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Smart v. South Carolina Department of Probation

United States District Court, D. South Carolina, Charleston Division

July 9, 2014

Robert Dale Smart, Petitioner,
v.
South Carolina Department of Probation, Parole and Pardon Services, Respondent.

ORDER

G. ROSS ANDERSON, Jr., Senior District Judge.

This matter comes before this Court for a review of United States Magistrate Judge Bruce Hendricks' Report and Recommendation made in accordance with 28 U.S.C. § 636(b) and Local Rule 73.02(B)(2) DSC, and filed on June 2, 2014.[1] Petitioner Robert Dale Smart ("Petitioner"), proceeding pro se, originally brought this action as a "Motion for Reconsideration" and pursuant to 28 U.S.C. § 2241 on December 2, 2013. ECF No. 1. Petitioner is currently under community supervision by the South Carolina Department of Probation, Parole and Pardon Services ("SCDPPS, " hereinafter "Respondent"), and seeks relief from his state court conviction. Id. Magistrate Judge Hendricks, construing Petitioner's motion as a petition for habeas corpus relief pursuant to 28 U.S.C. § 2254, recommends that this Court dismiss the instant petition without prejudice and without requiring Respondent to file a return, because Petitioner has not obtained an order from the Fourth Circuit Court of Appeals authorizing this Court to consider the petition. Id. at 8.

Petitioner brings this claim pro se. This Court is required to construe pro se pleadings liberally. Such pleadings are held to a less stringent standard than those drafted by attorneys. See Gordon v. Leeke, 574 F.2d 1147, 1151 (4th Cir. 1978). This Court is charged with liberally construing a pleading filed by a pro se litigant to allow for the development of a potentially meritorious claim. See Boag v. MacDougall, 454 U.S. 364, 365 (1982).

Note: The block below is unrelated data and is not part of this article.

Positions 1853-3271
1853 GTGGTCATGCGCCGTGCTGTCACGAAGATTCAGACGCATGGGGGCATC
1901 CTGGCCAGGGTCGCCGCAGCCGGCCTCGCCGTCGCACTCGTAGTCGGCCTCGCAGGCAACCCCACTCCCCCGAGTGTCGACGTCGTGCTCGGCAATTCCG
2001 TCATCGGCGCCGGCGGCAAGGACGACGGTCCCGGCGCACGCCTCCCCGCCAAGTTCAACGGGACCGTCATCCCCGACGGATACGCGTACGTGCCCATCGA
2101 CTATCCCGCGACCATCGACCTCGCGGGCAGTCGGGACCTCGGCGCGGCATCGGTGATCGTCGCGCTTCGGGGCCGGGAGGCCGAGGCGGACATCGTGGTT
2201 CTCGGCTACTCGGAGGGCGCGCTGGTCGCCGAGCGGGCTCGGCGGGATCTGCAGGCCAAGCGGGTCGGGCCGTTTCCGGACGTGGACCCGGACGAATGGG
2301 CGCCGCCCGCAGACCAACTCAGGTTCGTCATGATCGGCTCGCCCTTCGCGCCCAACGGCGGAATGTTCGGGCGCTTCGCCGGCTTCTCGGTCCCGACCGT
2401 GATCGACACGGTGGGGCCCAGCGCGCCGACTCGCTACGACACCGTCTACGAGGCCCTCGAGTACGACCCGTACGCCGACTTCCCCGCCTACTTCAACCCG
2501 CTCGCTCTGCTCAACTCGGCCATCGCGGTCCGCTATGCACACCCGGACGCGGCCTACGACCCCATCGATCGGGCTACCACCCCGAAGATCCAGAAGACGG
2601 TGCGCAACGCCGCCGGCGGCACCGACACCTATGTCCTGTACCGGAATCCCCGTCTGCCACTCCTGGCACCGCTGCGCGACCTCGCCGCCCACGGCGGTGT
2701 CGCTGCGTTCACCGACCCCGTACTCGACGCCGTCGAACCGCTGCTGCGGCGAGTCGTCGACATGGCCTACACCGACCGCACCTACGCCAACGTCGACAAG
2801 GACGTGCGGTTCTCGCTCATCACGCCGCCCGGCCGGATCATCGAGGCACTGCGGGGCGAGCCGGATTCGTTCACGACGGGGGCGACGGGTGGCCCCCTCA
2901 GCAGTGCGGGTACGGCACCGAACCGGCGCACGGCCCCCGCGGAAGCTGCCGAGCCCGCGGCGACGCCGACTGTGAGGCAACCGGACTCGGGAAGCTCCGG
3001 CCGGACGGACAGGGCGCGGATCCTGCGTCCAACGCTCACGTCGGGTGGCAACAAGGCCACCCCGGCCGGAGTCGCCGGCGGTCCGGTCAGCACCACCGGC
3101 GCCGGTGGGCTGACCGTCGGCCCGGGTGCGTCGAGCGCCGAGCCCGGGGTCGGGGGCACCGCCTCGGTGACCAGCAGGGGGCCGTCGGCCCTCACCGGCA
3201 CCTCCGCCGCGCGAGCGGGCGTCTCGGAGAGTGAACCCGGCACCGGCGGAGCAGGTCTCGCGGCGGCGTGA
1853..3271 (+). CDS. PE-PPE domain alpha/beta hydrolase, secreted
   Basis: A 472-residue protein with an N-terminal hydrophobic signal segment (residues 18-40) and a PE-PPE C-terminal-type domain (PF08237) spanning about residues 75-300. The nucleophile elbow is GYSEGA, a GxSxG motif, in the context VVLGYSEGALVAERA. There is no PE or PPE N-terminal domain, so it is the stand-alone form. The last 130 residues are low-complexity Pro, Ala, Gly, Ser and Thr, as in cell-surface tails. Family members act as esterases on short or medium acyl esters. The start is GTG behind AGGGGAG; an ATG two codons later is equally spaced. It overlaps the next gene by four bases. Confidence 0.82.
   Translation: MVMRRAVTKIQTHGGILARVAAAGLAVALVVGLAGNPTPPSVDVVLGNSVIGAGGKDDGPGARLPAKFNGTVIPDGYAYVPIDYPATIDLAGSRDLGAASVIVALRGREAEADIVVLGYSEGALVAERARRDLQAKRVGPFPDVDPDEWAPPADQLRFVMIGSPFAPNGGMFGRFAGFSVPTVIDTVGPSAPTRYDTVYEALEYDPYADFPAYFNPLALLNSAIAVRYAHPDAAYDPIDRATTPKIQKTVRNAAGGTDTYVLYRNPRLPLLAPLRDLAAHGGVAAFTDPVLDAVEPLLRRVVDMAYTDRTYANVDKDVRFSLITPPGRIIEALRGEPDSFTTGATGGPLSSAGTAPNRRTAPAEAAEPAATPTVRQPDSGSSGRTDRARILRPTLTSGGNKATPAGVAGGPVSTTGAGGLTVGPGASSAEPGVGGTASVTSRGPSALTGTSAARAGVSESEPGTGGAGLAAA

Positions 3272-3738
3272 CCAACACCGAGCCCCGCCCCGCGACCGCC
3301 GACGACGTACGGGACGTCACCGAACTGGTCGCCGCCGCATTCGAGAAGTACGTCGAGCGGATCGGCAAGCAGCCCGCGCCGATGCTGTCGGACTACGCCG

The magistrate makes only a recommendation to this Court. The recommendation has no presumptive weight, and the responsibility to make a final determination remains with this Court. Matthews v. Weber, 423 U.S. 261, 270-71 (1976). This Court is charged with making a de novo determination of those portions of the Report and Recommendation to which a specific objection is made, and this Court "may accept, reject, or modify, in whole or in part, the findings or recommendations made by the magistrate judge." 28 U.S.C. § 636(b)(1). This Court may also "receive further evidence or recommit the matter to the magistrate with instructions." Id. In the absence of objections to the Report and Recommendation, this Court is not required to give any explanation for adopting the recommendation. See Camby v. Davis, 718 F.2d 198, 199 (4th Cir. 1983).

Petitioner timely filed a "Motion in Objection to the Magistrates Report and Recommendation" on June 17, 2014; however, "courts have... held de novo review to be unnecessary... in situations when a party makes general and conclusory objections that do not direct the court to a specific error in the magistrate's proposed findings and recommendation." Orpiano v. Johnson, 687 F.2d 44, 47 (4th Cir. 1982). Here, Petitioner objects to the magistrate's finding that he has not presented "facts that are currently cognizable in a federal court" and attempts to allege "new evidence." ECF No. 18. Petitioner's objections, however, fail to specifically identify an error in the Report and Recommendation; rather, he restates his arguments that were correctly addressed by the magistrate. This Court will not address the issues a second time, particularly in light of the fact that the instant petition is successive and this Court cannot entertain Petitioner's arguments without leave from the Fourth Circuit Court of Appeals.

After a careful review of the record, this Court finds that the magistrate judge's Report and Recommendation accurately summarizes the case and applicable law. Accordingly, for the reasons articulated by the magistrate judge, the Report and Recommendation is accepted and adopted in its entirety.

IT IS THEREFORE ORDERED that Petitioner's petition (ECF No. 1) is DISMISSED without prejudice. The Court declines to issue a certificate of appealability in this matter.[2]

IT IS SO ORDERED.


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